by Helen Prout
Salt soaps are undoubtedly one of the soaping industries best kept secrets. They produce a heavy, long lasting bar, with a creamy lather that leaves your skin feeling soft, clean and moisturised.
Due to salt’s natural anti-microbial properties, people have been using it to preserve food for millennia. This property translates to make salt soaps an excellent deodoriser; useful both in the kitchen, and the shower (it also explains why so many people use salt crystals as natural deodorants).
As salt soaps set up remarkably fast, they are best suited to small batch rather than large scale production, so you typically won’t find them in your local supermarket. As anyone who has tried to wash in sea water can attest, salt reduces the lather of soaps and shampoos. To counteract this, soap makers use a minimum of 80% coconut oil in their salt soaps, as when coconut oil goes through the saponification process, it becomes a super cleaning, bubble making machine. Whilst coconut oil in its raw state is known for its moisturising properties, when used in soaps in large amounts (over 30%), it can be drying on the skin – for this reason, a higher superfat is typically used in salt soaps – anywhere from 10-20%.
When choosing a salt to use, select from Sea Salt, Pink Himalayan and Table Salts. Both Epsom and Dead Sea Salts are unsuitable, as they have high mineral contents which affect soaps’ ability to set. When selecting the grade of salt to use, opt for fine rather than coarse, as this will result in a smoother bar suitable for all skin types.
Having tried many Salt Soap recipes, I’ve come to prefer recipes with a salt to oil ratio of 65%: 100% as this produces a bar that doesn’t crumble, looks well and leaves my skin feeling pampered.
When making any soap, but especially salt soaps, it is extremely important to have a back-up plan in case the soap sets up quicker than expected e.g. a set of less intricate moulds; a strong spoon to put soap into moulds with (if it is too thick to be poured); another pair of hands to help.
- Assemble your ingredients, soap moulds and put on your safety clothing.
- Weigh out your water, and pour it into a tall sturdy plastic jug.
- Weigh your lye into a container.
- Break up any lumps in your salt.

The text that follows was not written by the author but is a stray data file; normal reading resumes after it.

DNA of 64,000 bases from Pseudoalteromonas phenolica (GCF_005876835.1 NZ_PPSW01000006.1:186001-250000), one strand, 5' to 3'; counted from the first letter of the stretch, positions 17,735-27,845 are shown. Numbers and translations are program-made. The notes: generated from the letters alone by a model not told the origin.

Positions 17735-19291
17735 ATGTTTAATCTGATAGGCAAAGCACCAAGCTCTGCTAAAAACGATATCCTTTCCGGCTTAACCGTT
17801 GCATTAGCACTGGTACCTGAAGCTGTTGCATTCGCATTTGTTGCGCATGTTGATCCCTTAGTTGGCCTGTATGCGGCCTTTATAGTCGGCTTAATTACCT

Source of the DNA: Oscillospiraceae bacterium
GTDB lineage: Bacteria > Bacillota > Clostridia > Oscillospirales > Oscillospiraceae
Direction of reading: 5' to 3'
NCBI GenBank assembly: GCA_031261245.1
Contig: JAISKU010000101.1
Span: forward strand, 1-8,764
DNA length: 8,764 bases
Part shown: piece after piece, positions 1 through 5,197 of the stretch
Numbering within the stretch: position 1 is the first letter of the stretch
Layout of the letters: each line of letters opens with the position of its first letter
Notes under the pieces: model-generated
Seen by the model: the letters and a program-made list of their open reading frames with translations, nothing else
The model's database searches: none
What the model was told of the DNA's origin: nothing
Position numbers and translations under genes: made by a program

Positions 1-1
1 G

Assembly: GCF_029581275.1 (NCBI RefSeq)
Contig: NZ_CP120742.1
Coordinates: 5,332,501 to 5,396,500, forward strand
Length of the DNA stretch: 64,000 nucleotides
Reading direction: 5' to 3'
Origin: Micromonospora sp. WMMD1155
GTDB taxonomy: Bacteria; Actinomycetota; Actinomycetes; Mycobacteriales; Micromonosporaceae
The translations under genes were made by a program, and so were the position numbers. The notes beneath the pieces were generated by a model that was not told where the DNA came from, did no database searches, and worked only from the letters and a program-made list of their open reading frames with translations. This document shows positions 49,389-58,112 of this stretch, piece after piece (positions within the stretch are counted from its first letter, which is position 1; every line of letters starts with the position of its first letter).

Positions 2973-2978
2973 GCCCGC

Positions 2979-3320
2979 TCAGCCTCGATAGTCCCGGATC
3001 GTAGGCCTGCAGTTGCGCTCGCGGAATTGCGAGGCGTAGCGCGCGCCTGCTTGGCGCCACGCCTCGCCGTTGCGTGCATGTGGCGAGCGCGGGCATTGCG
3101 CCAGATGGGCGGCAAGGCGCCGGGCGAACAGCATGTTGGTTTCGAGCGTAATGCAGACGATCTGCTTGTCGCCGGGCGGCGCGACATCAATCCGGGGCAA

- Whilst in a well ventilated location pour the lye into your water. Stir with a spatula or plastic chopstick until fully dissolved. Leave the lye to cool for approximately 1 hour, until it reaches 90°F or 32°C (measure using jam thermometer).
Note: When making salt soaps, I work at lower temperatures (i.e. for my oils and lye), to slow down trace.
- If using a colourant, add it to the lye water now.
- Weigh the oils and add them to your saucepan. Heat the oils until they reach 32°C, and then turn off the heat.
- When the lye and oils are approximately both at 32°C, slowly add the lye to the saucepan of oil. Intersperse manually stirring the stick blender, with turning the blender on for short 5 seconds bursts. Continue to do this until the soap reaches very light trace (estimate this taking 1-5 minutes). A ‘trace’ is when the stick blender leaves a mark on the surface of the soap, upon lifting/dragging it across the soap’s surface.
- Add the salt (and essential oils if using) to the soap batter now. Pour the batter into a sturdy plastic jug.
- Pour the soap into a heavy duty, flexible, silicone loaf or individual moulds. Stop to frequently stir the soap batter, as the salt tends to sink to the bottom. Cover the soaps with clingfilm, if required, before placing out of sight, in a dry location.
- If you are using individual moulds, you should be able to un-mould after 2 days. If you have poured the soap batter into a loaf shape, then you will need to un-mould as soon as it starts to firm up, but before it becomes too hard and brittle. This will typically mean that you will have to un-mould within a few hours (or less), and cut it whilst it is still warm (making sure to wear suitable gloves).
- Place the soaps in a lined box, in a dry place, like a linen cupboard. Turn the soaps every so often, so that they dry evenly.
- Many soap makers leave containers used for making soap, until the next day to wash – as most of the lye will have been neutralised by this stage. Use good gloves and hot water.